(Or: some further thoughts on Nnedi Okorafor’s Who Fears Death.)
The author tweeted that I’d pointed out something few others had, that there were almost no white people and no legends of white people. It took me rather aback that few others had noticed this, but I suppose that’s normal for white reviewers; erasure isn’t at all symmetrical.
Non-white readers have to deal with erasure, invisibility, non-representation, in almost everything they read. When people with their skin tones and facial features (for race in Who Fears Death is much more subtle and complex than skin colour, as you’d expect from an author who lives real differences, not paintbox differences) do appear, they’re often thin and stereotypical caricatures of real people. There’s a lot of discussion here and there about whether that’s better or worse than outright erasure, but not only is that out of my text but I don’t think there’s any general answer at all.
White readers, on the other hand, have the dual luxuries of plentiful, complex, nuanced representations (and internally sketched representations at that, of white people by white people for white people; an endless conversation with themselves) and of a perceptual default, colonizing not only their own territory but the neutral, unmarked territory too. An undescribed character is, in the absence of any crashingly obvious clues, assumed to be white; there’s always more white people in the next book along; and the whole trajectory of history as white people are taught it tends towards whiteness, exaggerating the differences between white ethnicities into story-defining oppositions. Which, to be fair, they are… within the sometimes quite parochial bounds of those stories. But there have been a great many non-white people erased from British history, and that’s never justified. Many of them are still there to be rediscovered (the sheer mass of data means that many are only buried in archives, rather than scoured away; many others are only conjecture or conclusion) but it still grates having to work at finding oneself there.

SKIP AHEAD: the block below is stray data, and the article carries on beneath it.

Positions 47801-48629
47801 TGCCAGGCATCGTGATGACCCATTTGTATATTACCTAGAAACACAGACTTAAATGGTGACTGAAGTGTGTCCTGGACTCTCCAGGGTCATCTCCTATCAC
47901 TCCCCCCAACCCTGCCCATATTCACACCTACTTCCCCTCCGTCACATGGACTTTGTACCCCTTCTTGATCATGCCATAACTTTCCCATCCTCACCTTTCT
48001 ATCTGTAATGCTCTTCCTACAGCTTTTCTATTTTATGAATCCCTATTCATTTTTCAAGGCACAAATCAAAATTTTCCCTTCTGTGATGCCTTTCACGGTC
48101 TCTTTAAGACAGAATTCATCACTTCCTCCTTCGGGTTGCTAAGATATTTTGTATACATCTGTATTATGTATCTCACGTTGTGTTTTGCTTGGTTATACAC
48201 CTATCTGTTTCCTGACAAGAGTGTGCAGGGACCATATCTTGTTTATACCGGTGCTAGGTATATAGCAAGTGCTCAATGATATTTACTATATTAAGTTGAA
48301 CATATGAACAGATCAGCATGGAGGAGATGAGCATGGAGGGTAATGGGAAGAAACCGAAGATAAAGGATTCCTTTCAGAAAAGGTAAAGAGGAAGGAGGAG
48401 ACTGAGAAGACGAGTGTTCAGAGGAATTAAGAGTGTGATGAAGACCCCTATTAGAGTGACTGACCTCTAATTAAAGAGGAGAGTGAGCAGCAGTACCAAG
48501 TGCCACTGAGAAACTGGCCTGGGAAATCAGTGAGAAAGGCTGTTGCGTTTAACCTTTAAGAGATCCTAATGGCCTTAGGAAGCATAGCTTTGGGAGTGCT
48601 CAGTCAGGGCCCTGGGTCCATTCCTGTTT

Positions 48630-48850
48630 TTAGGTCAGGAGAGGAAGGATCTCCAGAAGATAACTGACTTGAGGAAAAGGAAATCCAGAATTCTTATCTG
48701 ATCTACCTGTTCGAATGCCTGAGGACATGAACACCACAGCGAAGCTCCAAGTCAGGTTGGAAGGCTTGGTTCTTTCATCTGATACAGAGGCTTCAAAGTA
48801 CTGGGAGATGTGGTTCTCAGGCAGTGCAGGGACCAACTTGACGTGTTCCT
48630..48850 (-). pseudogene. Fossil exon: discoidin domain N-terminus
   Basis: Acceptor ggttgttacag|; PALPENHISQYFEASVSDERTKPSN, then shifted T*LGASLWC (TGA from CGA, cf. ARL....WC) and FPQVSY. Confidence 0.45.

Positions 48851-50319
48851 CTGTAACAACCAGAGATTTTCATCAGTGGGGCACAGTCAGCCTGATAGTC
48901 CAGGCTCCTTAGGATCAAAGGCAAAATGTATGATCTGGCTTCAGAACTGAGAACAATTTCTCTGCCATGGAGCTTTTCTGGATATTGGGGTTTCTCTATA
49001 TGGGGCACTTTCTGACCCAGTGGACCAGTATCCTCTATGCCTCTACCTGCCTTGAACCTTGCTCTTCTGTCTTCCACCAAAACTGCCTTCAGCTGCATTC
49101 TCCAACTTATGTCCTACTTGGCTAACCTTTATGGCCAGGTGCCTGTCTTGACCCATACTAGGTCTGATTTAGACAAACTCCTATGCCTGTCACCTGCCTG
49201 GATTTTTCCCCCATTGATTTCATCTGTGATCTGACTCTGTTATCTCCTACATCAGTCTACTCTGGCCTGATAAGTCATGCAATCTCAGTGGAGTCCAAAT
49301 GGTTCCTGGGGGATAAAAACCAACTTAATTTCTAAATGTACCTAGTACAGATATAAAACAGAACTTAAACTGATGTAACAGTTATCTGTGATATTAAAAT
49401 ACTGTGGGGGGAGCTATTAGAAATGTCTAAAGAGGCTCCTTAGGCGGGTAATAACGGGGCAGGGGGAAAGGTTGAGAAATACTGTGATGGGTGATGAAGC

For white readers, on the other hand, seeing ourselves erased from a text can be rather fun; it’s a sort of mild, transgressive, dislocatory feeling, like draping a sheet over your head and running down the street as a ghost. In fact, it’s a very good thing, because there really are so very many stories in the world that don’t involve us; very few people are telling us not to read them (with the exception of some tribe- or culture-specific ritual practices & histories) and when you’re used to having privileged access to narratives, it’s good to have that changed about, to be knocked off the top of an ontological pole and sent sprawling to look up at a story dark against the stars.